2 comments

  1. Jean Taquet

    Dear Mr. Mark,

    Thank you for your message. There are some misunderstanding as to how the French immigration system works and therefore you are focusing on important issues the wrong way.
    There are 8 types of immigration visa / carte de séjour and knowing which one you are asking for is critical to comply with the requirements
    visiteur – étudiant – salarié – commerçant/artisan – vie privée et familiale – artistique – scientifique – compétences et talents

    The PACS is now very very close to being married with the person and therefore partners linked that way should act accordingly.

    So the main issue here is that you need to mix the two in order to comply with the immigration requirement.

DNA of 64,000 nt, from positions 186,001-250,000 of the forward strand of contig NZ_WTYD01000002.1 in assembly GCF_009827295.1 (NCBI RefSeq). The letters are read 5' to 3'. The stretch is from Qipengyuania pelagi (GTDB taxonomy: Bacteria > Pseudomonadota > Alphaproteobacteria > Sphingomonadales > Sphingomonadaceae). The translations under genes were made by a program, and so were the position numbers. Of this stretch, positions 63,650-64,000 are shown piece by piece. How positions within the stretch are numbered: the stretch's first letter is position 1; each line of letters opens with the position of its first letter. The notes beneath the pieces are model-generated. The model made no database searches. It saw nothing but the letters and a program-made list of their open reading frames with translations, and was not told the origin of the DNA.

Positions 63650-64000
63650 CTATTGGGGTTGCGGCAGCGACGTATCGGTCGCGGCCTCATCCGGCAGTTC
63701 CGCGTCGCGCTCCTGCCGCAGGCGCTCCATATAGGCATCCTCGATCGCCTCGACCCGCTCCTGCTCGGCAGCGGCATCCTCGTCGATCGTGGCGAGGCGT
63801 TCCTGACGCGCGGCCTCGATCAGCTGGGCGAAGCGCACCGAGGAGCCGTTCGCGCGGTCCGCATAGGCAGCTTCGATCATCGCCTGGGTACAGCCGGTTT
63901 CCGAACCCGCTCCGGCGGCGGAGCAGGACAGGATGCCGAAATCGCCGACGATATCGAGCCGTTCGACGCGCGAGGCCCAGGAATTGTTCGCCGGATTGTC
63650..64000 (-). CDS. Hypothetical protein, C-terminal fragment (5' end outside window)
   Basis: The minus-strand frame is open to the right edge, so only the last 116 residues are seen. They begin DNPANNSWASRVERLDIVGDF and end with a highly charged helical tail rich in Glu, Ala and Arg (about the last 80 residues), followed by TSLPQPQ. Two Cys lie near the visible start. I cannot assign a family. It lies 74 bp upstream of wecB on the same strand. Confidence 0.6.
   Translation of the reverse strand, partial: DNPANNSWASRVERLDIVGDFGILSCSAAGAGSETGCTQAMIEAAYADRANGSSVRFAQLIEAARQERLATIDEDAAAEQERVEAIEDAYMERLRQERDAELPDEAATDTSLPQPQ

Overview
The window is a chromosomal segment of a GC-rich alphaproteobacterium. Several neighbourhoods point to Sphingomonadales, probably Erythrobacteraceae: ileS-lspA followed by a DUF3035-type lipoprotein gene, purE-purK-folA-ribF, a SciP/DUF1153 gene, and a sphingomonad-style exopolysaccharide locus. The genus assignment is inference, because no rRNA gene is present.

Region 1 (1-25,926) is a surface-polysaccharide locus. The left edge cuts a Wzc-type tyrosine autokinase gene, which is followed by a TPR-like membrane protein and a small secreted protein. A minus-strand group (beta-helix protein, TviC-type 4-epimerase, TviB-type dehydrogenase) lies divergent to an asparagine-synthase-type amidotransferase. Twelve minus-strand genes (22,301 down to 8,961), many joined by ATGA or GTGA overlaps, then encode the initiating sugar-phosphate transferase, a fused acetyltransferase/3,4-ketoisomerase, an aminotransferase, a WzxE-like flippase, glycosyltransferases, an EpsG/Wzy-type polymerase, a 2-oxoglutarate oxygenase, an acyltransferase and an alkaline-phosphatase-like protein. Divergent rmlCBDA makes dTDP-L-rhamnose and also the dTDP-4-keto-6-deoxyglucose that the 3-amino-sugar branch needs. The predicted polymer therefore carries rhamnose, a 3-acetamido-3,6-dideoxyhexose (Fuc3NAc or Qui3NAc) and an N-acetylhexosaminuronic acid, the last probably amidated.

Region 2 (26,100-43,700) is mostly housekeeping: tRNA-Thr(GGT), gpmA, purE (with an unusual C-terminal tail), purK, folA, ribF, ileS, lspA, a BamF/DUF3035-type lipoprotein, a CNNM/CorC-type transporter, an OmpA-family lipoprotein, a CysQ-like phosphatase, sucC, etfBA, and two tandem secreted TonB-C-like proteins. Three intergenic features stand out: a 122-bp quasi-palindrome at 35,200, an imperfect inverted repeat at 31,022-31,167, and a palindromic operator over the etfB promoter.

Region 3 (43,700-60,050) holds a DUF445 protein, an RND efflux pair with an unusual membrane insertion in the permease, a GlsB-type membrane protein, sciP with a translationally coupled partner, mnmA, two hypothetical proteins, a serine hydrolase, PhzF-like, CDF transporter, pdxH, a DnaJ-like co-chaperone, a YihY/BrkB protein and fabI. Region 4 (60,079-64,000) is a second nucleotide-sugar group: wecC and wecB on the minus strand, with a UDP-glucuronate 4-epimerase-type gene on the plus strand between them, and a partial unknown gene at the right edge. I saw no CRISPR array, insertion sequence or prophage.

The very first thing I need to state is that your partner who is living in France is supposed to help you with the lodging and giving you financial support. Married people are supposed to be living together and taking care of each other.

    Last thing is that having a PACS and living together grands after a while a carte de séjour – vie privée et familiale – which grants you the right to work in all capacities. The length of time depends on the nature and strength of the residency of the partner already in France.
    Since you are NOT living with this person yet you need to receive an immigration compatible with your status. It will be the visiteur status.

    YOU WROTE
    On 27 Nov 2012, at 09:00, Erich Ostrowski wrote:

    New comment on your post “New Immigration Visa Does Not Require the Issuance of a Carte de Séjour”
    Author : Erich Ostrowski (IP: 62.205.112.30 , 62.205.112.30)
    E-mail :
    URL : http://www.americancommunitinfrance.com